Today we honor a woman who submitted to God’s will throughout her life—a life filled with pain and suffering.
Born in 1825 in central Poland and baptized Sophia, she contracted tuberculosis as a young girl. The forced period of convalescence gave her ample time for reflection. Sophia felt called to serve God by working with the poor, including street children and the elderly homeless in Warsaw’s slums. In time, her cousin joined her in the work.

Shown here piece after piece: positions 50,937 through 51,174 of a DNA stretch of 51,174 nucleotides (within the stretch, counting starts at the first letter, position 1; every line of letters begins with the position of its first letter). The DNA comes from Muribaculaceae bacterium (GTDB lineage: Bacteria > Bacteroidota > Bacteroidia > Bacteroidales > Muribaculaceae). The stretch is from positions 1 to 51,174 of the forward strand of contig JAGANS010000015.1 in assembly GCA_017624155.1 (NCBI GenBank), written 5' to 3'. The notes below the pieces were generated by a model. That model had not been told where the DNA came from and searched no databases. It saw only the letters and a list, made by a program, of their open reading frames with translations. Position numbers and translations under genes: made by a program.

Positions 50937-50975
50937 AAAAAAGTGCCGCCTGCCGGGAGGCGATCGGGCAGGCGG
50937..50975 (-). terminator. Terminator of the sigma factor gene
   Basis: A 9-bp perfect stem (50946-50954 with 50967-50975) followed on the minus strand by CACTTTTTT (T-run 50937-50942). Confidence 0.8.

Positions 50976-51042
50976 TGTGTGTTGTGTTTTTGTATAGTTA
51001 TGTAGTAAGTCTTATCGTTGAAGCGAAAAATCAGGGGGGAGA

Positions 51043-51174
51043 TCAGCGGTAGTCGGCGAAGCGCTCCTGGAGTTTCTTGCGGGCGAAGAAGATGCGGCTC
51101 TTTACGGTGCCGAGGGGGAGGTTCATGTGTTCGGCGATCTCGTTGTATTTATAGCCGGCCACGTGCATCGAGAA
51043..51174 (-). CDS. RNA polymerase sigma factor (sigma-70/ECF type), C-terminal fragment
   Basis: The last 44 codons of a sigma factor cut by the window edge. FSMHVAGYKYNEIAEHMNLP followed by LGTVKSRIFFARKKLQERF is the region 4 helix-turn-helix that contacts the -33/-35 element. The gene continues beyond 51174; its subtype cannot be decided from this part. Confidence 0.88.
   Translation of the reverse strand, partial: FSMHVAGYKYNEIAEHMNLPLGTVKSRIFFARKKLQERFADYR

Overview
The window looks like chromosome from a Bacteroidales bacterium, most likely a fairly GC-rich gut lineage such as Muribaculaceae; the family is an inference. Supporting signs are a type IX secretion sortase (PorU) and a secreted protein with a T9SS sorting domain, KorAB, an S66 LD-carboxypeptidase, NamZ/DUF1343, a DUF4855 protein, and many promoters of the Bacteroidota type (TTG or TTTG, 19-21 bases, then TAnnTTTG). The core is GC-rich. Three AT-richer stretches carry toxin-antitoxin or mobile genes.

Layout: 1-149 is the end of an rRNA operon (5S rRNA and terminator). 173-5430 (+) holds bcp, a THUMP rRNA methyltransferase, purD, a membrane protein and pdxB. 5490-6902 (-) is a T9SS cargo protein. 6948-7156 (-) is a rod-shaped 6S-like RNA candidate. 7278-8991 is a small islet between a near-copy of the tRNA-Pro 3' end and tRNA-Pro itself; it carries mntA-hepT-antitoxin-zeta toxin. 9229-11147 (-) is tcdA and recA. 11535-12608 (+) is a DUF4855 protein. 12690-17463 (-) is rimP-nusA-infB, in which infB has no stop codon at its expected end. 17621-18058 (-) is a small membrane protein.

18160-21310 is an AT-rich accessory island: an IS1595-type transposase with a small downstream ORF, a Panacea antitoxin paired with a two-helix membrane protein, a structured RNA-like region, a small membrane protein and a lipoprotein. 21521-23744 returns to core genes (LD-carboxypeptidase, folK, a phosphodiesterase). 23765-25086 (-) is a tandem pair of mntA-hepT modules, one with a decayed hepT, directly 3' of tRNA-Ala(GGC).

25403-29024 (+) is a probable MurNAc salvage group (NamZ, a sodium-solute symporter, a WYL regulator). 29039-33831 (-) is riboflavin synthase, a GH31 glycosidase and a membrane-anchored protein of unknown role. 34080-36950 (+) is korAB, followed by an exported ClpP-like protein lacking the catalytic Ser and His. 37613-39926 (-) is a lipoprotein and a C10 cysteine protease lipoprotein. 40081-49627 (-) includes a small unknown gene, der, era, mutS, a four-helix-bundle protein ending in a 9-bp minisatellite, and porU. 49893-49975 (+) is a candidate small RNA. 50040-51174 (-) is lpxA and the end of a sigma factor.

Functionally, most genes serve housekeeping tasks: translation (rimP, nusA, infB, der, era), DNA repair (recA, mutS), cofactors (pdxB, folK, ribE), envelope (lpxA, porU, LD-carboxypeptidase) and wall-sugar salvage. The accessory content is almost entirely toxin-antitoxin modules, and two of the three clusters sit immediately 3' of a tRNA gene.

In 1855, the two women made private vows and consecrated themselves to the Blessed Mother. New followers emerged. Within two years they formed a new congregation, which came to be known as the Felician Sisters. As their numbers grew, so did their work, and so did the pressures on Mother Angela (the new name Sophia took in religious life).
Mother Angela served as superior for many years until ill health forced her to resign at the age of 44. She watched the order grow and expand, including missions to the United States among the sons and daughters of Polish immigrants. Mother Angela died in 1899, and was beatified by Pope John Paul II in 1993.